Next to St Bride’s Church and across the street from the iconic Daily Express Building, the former headquarters of Reuters and the Press Association is another reminder of the centrality fo Fleet Street to the history of British and indeed international journalism. Curiously, this was previously the site of the satirical periodical Punch.
The plan of the building has a comparatively narrow frontage, along Fleet Street, and a longer, deeper extension down Salisbury Court. Within a decade of tis construction, such Portland stone palaces would be considered probably too expensive and certainly reactionary in taste, but this listed building has survived the test of time and judgement of posterity unscathed. Working to an evidently ambitious and formal brief, here Lutyens, by then among the most prominent architects in Britain, stuck to a tried-and-true approach that is visible in other inter-war creations of his. Overall, however, the classicism is a bit more stripped and stylised than, say, Midlands Bank or Britannic House (q.v.).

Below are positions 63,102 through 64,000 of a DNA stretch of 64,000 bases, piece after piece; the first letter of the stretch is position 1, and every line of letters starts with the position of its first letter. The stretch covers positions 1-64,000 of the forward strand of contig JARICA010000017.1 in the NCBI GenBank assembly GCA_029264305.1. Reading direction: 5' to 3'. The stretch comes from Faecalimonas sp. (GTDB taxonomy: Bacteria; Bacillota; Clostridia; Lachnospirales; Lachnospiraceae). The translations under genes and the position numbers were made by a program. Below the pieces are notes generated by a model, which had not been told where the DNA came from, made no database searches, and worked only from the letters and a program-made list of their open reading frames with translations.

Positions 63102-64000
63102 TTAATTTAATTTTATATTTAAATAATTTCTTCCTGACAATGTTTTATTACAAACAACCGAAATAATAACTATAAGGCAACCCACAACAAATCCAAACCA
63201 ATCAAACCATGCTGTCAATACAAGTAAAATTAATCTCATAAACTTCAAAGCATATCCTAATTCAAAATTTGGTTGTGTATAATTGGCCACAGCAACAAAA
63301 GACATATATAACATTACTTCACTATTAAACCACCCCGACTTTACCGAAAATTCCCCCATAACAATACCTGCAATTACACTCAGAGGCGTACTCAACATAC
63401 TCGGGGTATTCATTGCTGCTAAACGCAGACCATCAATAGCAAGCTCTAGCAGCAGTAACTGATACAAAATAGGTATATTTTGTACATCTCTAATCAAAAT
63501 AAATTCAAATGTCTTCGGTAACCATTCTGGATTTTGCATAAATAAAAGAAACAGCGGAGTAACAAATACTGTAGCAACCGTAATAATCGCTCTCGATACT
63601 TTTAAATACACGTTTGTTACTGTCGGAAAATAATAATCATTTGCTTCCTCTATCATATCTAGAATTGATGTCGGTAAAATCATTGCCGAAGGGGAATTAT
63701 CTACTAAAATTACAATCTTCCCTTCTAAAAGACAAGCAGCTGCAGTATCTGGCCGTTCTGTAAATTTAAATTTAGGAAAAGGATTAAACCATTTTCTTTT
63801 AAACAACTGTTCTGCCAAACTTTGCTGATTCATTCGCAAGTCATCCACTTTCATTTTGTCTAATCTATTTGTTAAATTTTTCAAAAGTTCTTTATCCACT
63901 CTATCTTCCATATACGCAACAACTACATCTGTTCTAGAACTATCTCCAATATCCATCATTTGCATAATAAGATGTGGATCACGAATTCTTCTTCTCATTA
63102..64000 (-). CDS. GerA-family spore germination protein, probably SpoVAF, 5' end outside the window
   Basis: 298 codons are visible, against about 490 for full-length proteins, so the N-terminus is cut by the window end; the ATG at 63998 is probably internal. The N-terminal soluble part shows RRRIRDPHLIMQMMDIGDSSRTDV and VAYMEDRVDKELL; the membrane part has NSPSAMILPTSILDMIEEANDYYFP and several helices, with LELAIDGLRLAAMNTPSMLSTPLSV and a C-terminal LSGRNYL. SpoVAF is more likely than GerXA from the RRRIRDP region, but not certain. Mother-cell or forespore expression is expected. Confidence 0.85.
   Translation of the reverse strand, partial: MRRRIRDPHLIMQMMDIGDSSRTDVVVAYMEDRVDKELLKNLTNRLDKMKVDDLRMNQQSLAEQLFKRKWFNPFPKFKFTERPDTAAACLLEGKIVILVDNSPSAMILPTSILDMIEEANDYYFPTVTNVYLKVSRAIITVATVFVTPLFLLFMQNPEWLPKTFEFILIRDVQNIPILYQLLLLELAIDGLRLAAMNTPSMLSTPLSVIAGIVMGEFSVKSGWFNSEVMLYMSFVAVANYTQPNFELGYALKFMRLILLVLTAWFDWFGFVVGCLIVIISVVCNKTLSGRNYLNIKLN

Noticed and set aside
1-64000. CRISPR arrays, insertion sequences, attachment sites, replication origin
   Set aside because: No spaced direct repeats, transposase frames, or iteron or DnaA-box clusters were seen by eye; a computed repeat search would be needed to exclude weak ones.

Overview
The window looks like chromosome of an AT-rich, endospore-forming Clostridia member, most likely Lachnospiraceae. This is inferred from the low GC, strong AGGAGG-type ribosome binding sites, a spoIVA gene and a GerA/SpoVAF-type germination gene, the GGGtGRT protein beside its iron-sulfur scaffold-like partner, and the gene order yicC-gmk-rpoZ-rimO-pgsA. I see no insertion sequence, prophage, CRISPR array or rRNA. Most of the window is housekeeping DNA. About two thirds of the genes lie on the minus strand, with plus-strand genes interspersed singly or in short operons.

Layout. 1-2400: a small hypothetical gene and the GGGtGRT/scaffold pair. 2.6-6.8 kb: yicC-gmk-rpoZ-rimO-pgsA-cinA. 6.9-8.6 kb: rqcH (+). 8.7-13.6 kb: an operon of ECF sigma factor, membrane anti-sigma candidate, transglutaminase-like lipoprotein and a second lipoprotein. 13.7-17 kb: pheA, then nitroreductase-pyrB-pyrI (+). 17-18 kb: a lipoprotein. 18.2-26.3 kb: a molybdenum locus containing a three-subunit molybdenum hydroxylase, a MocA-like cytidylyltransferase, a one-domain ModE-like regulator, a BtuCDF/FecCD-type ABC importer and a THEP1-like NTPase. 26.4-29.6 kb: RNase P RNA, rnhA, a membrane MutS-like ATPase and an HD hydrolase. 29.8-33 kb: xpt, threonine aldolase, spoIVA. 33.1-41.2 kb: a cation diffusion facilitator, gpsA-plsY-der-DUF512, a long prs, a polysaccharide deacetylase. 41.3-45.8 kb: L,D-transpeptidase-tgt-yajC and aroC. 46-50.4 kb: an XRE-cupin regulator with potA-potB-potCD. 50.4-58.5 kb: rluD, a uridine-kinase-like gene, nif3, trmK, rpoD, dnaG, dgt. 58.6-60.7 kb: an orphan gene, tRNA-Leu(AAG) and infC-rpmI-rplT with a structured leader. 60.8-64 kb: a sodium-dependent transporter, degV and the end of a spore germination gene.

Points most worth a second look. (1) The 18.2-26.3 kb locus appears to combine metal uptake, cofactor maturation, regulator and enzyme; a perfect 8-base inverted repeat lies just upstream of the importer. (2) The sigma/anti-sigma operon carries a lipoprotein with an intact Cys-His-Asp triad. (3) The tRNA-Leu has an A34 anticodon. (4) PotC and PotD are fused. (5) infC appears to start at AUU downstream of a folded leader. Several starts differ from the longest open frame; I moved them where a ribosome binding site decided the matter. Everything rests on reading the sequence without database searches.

The organisation of the elevations is tripartite, with an astylar Doric, rusticated base that encompasses the ground floor and attic storey, four successive storeys of plain ashlar and barely hinted pilasters and then a recessed further two storeys a concave facade and pedimented gables. There is a slightly post-modern flavour to the whole.
The most dominant element, besides the rather fanciful roof-line articulation, is the central arrangement surrounding the main entrance. This features a markedly recessed doorway flanked by boldly-executed terms. This is encased in an equally pronounced arch, beneath witch a large oculus window serves as background to a bronze sculpture of Fame. The “PA-R” initials of the commissioning companies are visible in an escutcheon above the entrance arch as well as the spandrels near the top.
Reuters (now Thompson Reuters, located in Canary Wharf) remains one of the main news agencies globally. Founded in 1851 in London by Paul Julius Reuters, it pioneered rapid transmission of financial prices and relevant news by carrier pigeons and, soon thereafter, telegraph. Reuters ‘broke’ many historic events to the wider world, including the assassination of President Lincoln (1865) and the erection of the Berlin Wall (1961). The Press Association was a collaborative effort between regional newspaper publishers, aimed at using the telegraph to distribute news more reliably than had bene accomplished previously. Operating since 1870, between the 1920s and 1990s, it was intricately connected via shareholdings to Reuters and that explains the co-commissioning of these impressive offices.